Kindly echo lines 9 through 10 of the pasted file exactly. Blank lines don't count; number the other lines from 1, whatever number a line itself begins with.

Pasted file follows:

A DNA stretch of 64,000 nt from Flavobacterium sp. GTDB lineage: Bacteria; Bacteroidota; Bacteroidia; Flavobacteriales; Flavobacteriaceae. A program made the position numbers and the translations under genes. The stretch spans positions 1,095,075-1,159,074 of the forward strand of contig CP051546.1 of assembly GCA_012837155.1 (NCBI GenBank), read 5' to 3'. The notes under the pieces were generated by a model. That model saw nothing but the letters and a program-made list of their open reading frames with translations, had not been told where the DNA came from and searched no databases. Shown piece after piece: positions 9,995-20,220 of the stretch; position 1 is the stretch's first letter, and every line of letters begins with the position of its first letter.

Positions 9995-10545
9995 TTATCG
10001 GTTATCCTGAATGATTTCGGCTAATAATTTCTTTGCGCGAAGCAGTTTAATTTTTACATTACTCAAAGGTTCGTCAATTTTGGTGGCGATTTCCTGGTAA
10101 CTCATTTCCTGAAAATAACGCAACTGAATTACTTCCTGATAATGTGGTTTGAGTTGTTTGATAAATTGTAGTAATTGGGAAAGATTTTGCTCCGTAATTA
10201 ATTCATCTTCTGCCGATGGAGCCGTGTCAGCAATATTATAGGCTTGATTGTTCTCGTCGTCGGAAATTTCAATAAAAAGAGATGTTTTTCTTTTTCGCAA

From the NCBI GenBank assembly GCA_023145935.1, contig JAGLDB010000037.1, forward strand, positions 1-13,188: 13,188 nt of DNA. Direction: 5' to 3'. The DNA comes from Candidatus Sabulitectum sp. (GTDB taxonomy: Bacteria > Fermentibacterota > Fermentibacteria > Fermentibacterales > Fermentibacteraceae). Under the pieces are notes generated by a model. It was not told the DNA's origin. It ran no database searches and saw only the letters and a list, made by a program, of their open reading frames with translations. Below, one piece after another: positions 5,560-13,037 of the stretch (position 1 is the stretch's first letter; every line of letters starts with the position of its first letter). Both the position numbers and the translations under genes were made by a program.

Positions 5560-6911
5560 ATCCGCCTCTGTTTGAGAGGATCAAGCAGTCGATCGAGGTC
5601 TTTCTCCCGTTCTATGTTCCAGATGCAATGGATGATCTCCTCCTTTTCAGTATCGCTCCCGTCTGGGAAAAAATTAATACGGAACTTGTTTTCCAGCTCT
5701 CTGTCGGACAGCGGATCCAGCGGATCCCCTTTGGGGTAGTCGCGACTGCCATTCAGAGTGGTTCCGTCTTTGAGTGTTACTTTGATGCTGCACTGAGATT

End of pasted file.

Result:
5560 ATCCGCCTCTGTTTGAGAGGATCAAGCAGTCGATCGAGGTC
5601 TTTCTCCCGTTCTATGTTCCAGATGCAATGGATGATCTCCTCCTTTTCAGTATCGCTCCCGTCTGGGAAAAAATTAATACGGAACTTGTTTTCCAGCTCT